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The historical study of crime has expanded in criminology during the past few decades, forming an active niche area in social history. Indeed, the history of crime is more relevant than ever as scholars seek to address contemporary issues in criminology and criminal justice. Thus, The Oxford Handbook of the History of Crime and Criminal Justice provides a systematic and comprehensive examination of recent developments across both fields. Chapters examine existing research, explain on-going debates and controversies, and point to new areas of interest, covering topics such as criminal law and courts, police and policing, and the rise of criminology as a field. This Handbook also analyzes some of the most pressing criminological issues of our time, including drug trafficking, terrorism, and the intersections of gender, race, and class in the context of crime and punishment. The definitive volume on the history of crime, The Oxford Handbook of the History of Crime and Criminal Justice is an invaluable resource for students and scholars of criminology, criminal justice, and legal history.
In the past twenty years, international criminal law has become one of the main areas of international legal scholarship and practice. Most textbooks in the field describe the evolution of international criminal tribunals, the elements of the core international crimes, the applicable modes of liability and defences, and the role of states in prosecuting international crimes. The Oxford Handbook of International Criminal Law, however, takes a theoretically informed and refreshingly critical look at the most controversial issues in international criminal law, challenging prevailing practices, orthodoxies, and received wisdoms. Some of the contributions to the Handbook come from scholars within the field, but many come from outside of international criminal law, or indeed from outside law itself. The chapters are grounded in history, geography, philosophy, and international relations. The result is a Handbook that expands the discipline and should fundamentally alter how international criminal law is understood.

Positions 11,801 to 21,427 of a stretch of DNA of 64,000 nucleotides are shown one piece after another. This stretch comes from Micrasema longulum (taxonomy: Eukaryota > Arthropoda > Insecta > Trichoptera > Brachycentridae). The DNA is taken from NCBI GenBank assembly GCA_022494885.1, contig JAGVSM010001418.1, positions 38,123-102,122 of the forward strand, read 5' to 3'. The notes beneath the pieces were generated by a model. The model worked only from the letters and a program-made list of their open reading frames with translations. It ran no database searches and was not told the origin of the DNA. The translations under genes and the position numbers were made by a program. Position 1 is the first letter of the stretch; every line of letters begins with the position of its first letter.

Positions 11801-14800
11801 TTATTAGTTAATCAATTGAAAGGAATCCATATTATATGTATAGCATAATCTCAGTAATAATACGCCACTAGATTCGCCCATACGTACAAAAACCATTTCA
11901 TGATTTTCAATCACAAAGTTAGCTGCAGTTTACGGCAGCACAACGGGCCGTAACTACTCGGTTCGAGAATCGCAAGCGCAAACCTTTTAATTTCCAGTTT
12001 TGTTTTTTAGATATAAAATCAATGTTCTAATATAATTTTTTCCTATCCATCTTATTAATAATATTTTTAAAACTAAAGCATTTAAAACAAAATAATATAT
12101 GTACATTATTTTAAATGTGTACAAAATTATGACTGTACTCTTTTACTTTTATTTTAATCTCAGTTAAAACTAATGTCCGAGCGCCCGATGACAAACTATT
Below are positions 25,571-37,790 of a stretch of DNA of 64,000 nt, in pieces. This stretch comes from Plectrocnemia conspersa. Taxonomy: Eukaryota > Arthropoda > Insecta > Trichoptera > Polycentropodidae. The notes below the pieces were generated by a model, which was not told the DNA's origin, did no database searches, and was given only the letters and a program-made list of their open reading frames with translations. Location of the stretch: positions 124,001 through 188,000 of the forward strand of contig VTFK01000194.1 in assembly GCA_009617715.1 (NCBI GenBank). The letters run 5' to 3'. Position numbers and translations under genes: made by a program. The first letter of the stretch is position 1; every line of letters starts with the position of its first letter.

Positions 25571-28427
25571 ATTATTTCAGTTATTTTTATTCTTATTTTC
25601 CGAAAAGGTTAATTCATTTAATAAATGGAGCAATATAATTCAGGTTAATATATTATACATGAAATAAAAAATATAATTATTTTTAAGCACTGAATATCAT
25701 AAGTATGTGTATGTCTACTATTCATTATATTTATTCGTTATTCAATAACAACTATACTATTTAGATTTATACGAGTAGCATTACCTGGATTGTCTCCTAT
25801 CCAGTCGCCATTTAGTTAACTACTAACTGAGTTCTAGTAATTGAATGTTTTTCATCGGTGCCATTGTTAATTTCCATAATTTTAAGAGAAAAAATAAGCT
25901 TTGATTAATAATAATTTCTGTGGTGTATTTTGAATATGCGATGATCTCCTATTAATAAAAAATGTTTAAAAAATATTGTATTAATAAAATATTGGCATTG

This handbook explores criminal law systems from around the world, with the express aim of stimulating comparison and discussion. General principles of criminal liability receive prominent coverage in each essay—including discussions of rationales for punishment, the role and design of criminal codes, the general structure of criminal liability, accounts of mens rea, and the rights that criminal law is designed to protect—before the authors turn to more specific offenses like homicide, theft, sexual offenses, victimless crimes, and terrorism. This key reference covers all of the world's major legal systems—common, civil, Asian, and Islamic law traditions—with essays on sixteen countries on six different continents. The introduction places each country within traditional distinctions among legal systems and explores noteworthy similarities and differences among the countries covered, providing an ideal entry into the fascinating range of criminal law systems in use the world over.